Cases concerning property are likely to concern bonds as well. One plaintiff bond that is often required is a replevin bond which is called into play when the defendant is being asked to relinquish control of property (i.e. vehicle, art, a house). A judge requires this sequestration to cover any damages the defendant may incur should the seized property be deemed invalid. California cases are dealing with replevin bonds more and more as the economy continues to try and regain stability in a land of foreclosures and evictions.
When determining the necessity and cost of a replevin bond in California the courts will set an amount based on the value of the property, plus any additional court cost. For instance, a bond covering a brand new luxury vehicle won’t be as high as, say, taking over possession of a home. Bottomline, the court simply wants a safeguard in place so the defendant is not left high and dry. There are situations where property has been turned over to the plaintiff only to have it deemed later that the property was the defendant’s all along.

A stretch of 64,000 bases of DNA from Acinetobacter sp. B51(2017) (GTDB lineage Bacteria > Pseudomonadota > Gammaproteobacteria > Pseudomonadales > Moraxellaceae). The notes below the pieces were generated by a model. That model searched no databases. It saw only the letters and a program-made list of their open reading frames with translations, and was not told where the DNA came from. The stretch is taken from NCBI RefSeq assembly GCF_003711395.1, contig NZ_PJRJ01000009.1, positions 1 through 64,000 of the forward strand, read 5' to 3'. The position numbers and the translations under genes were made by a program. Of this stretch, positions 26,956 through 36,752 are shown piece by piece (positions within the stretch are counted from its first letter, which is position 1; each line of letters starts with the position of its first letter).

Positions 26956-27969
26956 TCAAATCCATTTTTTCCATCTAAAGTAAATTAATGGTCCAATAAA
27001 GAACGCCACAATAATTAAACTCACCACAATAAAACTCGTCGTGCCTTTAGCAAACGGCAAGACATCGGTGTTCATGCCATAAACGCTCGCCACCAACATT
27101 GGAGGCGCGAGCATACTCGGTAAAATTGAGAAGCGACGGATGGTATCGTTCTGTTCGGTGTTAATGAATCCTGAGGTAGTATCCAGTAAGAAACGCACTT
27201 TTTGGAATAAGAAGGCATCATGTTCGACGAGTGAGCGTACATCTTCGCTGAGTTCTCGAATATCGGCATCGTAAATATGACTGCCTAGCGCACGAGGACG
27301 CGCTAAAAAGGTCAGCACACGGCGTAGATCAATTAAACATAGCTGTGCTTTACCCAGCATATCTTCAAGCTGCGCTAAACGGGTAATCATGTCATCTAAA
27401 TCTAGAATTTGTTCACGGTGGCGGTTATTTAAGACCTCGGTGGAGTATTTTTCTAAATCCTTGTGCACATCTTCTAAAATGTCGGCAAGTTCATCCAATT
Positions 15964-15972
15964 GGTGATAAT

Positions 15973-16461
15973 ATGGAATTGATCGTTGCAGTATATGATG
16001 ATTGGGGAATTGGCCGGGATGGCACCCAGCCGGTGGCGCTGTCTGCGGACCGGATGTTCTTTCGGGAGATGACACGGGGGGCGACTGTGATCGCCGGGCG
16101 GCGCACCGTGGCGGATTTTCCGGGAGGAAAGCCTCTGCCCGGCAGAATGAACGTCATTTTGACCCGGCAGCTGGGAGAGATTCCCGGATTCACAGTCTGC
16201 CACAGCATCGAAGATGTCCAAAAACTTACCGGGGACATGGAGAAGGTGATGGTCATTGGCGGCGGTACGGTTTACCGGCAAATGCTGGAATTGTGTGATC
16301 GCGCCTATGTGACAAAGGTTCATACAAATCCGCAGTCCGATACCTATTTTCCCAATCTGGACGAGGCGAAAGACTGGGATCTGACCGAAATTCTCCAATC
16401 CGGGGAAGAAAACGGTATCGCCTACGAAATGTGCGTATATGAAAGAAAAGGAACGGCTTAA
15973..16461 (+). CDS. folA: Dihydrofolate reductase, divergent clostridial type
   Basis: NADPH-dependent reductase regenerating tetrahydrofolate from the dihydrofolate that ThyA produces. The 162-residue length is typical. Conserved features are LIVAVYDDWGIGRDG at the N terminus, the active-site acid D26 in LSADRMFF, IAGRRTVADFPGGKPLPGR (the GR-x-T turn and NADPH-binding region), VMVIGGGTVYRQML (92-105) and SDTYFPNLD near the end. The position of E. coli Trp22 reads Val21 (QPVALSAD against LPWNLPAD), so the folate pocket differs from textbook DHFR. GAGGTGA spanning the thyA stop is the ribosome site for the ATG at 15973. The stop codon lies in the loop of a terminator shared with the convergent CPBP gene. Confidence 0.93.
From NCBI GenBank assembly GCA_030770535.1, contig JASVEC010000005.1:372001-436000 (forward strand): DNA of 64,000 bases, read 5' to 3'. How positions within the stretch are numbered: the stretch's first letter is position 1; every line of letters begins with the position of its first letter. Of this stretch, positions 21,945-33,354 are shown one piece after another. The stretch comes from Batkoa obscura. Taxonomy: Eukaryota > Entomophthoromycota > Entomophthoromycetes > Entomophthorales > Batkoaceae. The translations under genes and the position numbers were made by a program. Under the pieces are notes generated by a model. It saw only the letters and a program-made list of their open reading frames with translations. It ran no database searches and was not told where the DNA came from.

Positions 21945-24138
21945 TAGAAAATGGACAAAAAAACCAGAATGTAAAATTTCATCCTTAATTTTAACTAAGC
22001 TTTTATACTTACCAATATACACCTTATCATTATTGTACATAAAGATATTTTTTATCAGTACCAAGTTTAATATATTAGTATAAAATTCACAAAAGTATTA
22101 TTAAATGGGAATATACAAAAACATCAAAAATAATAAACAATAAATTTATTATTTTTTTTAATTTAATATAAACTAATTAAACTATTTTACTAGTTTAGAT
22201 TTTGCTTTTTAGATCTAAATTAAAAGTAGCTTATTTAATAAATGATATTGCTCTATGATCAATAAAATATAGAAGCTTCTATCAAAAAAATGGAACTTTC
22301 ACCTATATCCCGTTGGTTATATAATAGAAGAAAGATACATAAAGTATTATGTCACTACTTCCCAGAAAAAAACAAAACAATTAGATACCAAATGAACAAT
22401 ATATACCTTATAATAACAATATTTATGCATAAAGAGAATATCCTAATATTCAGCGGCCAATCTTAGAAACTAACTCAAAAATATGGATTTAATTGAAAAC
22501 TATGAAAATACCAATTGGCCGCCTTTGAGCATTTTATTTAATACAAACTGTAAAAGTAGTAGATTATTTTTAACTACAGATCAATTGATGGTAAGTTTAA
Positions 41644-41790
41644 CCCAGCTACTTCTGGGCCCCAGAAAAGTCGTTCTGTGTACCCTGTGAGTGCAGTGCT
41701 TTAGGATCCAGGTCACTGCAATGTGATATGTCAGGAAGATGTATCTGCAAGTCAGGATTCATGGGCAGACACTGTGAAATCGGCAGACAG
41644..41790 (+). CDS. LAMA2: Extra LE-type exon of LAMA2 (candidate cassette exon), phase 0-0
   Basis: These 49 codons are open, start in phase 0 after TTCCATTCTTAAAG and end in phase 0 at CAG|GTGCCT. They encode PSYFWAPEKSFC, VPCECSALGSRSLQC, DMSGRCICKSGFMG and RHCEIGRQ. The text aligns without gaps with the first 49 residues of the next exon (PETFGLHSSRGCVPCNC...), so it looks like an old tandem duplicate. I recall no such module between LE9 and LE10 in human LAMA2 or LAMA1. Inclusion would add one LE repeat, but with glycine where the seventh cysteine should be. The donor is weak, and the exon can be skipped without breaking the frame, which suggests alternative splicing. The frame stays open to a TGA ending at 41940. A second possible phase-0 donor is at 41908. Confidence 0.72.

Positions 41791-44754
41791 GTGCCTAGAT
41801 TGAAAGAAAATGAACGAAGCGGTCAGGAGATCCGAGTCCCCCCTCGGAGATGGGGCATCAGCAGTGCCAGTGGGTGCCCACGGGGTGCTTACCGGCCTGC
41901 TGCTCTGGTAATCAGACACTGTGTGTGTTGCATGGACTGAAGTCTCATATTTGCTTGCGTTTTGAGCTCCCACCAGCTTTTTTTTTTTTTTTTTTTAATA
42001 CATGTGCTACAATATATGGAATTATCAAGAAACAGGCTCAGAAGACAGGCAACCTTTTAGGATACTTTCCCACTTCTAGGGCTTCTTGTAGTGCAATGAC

A plaintiff has the right to seek back property, however, which is why the replevin surety bond is important. It shows the court that the plaintiff would not be taking such measures if he or she did not fully believe that the possession of ownership should go to them. In situations of car repossessions, for example, it is usually in the best interest of the plaintiff to retrieve the car before the court proceedings begin. This prevents further loss of property and money for the one bringing the suit.
The court will fully weigh the risk of the plaintiff and defendant when granting the bond and recovering property action. Be sure to find out the estimated value of the property to allow the bond process to happen seamlessly and quickly. Letting a replevin bond work in your case’s favor will save a lot of legal headaches.